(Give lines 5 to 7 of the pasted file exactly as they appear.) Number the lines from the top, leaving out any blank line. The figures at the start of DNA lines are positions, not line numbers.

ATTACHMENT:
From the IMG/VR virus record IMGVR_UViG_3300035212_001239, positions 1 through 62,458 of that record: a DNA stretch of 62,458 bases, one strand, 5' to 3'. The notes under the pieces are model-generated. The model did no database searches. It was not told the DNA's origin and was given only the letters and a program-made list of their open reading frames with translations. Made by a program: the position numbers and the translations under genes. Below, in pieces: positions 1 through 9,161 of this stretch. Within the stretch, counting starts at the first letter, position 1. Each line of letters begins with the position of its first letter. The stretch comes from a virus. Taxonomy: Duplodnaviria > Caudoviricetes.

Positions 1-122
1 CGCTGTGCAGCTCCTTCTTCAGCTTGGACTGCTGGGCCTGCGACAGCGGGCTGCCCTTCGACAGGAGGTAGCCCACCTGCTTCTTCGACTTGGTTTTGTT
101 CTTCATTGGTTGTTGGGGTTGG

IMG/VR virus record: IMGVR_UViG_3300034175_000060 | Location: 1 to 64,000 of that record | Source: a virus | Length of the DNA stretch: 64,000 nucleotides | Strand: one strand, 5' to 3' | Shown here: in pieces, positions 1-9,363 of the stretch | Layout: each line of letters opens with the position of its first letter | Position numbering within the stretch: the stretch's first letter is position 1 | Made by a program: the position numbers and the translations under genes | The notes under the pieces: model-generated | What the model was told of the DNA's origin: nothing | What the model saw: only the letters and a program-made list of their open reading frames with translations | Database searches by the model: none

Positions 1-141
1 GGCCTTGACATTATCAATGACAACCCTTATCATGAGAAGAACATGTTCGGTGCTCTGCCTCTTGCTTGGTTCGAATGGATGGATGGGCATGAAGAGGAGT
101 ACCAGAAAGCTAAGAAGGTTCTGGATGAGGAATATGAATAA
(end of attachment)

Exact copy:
IMG/VR virus record: IMGVR_UViG_3300034175_000060 | Location: 1 to 64,000 of that record | Source: a virus | Length of the DNA stretch: 64,000 nucleotides | Strand: one strand, 5' to 3' | Shown here: in pieces, positions 1-9,363 of the stretch | Layout: each line of letters opens with the position of its first letter | Position numbering within the stretch: the stretch's first letter is position 1 | Made by a program: the position numbers and the translations under genes | The notes under the pieces: model-generated | What the model was told of the DNA's origin: nothing | What the model saw: only the letters and a program-made list of their open reading frames with translations | Database searches by the model: none

Positions 1-141
1 GGCCTTGACATTATCAATGACAACCCTTATCATGAGAAGAACATGTTCGGTGCTCTGCCTCTTGCTTGGTTCGAATGGATGGATGGGCATGAAGAGGAGT